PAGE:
Bohemian Guitars Blog

  • Nate Dogg: Classic Hip-Hop At Its Best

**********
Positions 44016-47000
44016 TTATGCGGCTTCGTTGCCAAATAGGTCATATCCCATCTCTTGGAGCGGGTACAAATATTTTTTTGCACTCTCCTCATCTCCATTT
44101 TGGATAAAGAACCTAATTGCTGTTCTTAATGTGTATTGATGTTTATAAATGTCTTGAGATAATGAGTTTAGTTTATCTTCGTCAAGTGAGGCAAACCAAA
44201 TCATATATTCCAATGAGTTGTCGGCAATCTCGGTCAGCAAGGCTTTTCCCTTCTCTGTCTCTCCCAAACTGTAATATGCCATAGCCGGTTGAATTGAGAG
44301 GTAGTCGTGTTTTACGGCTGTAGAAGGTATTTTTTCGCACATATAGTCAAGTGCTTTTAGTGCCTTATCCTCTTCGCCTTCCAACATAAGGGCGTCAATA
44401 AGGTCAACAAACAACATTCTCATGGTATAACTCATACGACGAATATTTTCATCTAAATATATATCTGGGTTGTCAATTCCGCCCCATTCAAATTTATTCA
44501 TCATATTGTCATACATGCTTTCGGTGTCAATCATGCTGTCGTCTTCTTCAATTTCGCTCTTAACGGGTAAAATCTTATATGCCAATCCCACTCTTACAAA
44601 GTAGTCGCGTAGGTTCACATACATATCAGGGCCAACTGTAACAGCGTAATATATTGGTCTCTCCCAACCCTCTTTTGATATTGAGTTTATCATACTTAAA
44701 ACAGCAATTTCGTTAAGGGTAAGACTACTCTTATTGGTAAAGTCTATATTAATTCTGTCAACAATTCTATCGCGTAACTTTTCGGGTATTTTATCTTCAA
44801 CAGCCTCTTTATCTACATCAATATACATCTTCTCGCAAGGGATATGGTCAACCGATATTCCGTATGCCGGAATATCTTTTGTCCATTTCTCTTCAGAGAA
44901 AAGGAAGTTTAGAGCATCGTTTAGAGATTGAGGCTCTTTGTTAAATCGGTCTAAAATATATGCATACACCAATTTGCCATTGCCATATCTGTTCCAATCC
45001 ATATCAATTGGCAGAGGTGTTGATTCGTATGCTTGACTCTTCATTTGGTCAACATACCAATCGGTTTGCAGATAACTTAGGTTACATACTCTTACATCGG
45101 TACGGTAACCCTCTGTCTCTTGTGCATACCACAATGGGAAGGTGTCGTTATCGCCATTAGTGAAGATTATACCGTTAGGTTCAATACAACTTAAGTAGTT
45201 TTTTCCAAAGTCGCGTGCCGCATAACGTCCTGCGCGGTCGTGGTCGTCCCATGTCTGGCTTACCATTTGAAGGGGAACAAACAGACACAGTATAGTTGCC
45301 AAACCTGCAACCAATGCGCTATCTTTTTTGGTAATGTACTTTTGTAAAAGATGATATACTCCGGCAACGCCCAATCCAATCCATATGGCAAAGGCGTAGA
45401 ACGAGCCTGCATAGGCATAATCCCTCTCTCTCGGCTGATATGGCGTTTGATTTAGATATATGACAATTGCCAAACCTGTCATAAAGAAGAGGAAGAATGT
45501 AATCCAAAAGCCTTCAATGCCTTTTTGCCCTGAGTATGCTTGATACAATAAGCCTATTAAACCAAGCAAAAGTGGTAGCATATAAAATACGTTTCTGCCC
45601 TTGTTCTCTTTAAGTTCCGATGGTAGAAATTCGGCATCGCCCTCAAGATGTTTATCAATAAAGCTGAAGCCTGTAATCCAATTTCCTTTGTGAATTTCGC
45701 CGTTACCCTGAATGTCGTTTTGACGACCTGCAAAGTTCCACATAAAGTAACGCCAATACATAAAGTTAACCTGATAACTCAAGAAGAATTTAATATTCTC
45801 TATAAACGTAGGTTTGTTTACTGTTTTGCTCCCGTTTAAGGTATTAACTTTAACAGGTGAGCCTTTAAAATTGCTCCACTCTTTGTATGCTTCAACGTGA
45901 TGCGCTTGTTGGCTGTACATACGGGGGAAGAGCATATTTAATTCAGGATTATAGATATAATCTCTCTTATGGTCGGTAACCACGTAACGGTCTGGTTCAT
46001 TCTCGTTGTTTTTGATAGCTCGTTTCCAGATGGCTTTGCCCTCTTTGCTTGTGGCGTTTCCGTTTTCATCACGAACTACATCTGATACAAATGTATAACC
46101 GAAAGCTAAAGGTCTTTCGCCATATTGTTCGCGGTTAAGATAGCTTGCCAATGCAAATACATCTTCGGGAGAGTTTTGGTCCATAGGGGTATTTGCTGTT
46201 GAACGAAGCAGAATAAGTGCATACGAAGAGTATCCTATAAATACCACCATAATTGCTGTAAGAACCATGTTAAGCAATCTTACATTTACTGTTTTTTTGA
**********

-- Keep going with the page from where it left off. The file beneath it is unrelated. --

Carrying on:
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    For the past five years, give or take, I have talked extensively with my friends about how I wanted to start a classic hip-hop station. I wasn’t sure if it existed elsewhere but in Atlanta it was a hole worth filling. The radio has been plagued with generic pop, bad rap, and classic rock stations that are like watching reruns of Seinfeld (sure I love them, but I know every episode and its getting kind of old). Well once “97.9 the OG” launched, it wasn’t long till I was blowing up with texts. “Looks like someone beat you to the punch.” Or “Hey you have to check out this new classic hip-hop station, it’s incredible.” So the next time I found myself in the car, I tuned to see if this station could possibly match my long time, well-crafted playlist. They didn’t disappoint. Bringing me everything I could have wanted and more. Starting in the late 80’s and going all the way to the early 2000’s, this station brought me classic after classic. I was hooked. I found myself taking the long way home, enjoying traffic, and just loving being in the car listening to all these throwback songs. The more I listened the more that one voice became a constant. It’s a voice that has been missing from the modern hip-hop world. A voice in my opinion is the heart and soul of the classic hip-hop sound. So this is a toast, to the late great Nate Dogg. [ezcol_1third] [caption id="attachment_1426" align="alignright" width="246"]Nate Dogg Nate Dogg[/caption] [/ezcol_1third] [ezcol_2third_end] Though Nate Dogg had a fine career and has created a discography worth listening to, when I refer to him as the heart and soul of classic hip-hop, I am referring to the songs he’s featured on. His sounds and style were so unique and incredible that it could accompany any rapper out there. With close to 60 different tracks he’s been featured on, Nate Dogg comes through my speakers almost every time I tune into this new radio station. Some of the highlights are songs like: Area Code (by Ludacris), Can’t Deny It (by Fabulous), Next Episode (by Dr. Dre and Snoop Dogg), Regulate (by Warren G), 21 Questions (by 50 Cent), I like That (by Houston), Till I Collapse (by Eminem) and Gangsta Nation (by Westside Connection). And that’s just scraping the surface of the epic list of features Nate Dogg has been a part of. [/ezcol_2third_end] There are certain aspects to hip-hop that help map the growth of the genre. When Rick Ruben and Russell Simons added heavy bass to the songs they were producing for artists like Run DMC and The Beastie Boys, game changer. When Dr. Dre mastered the G-Funk sound and created a quintessential west coast feel, game changer. There’s so many different characters in the history of hip-hop that are worth mentioning but as I drive around listening to this radio station I realize that there is one that should be talked about more. If you wanted a voice that would be hard and soulful at the same time, you called Nate Dogg. If you wanted a laidback, infectious voice, you called Nate Dogg. Basically if you wanted a massive hit, you called Nate Dogg. He is clearly missed, and there is obviously a piece missing in modern hip-hop. So if you find yourself tuning in to this new radio station or jamming to the classics anywhere, keep an ear out of that spectacular voice. You’re bound to hear it. https://www.youtube.com/watch?v=1plPyJdXKIY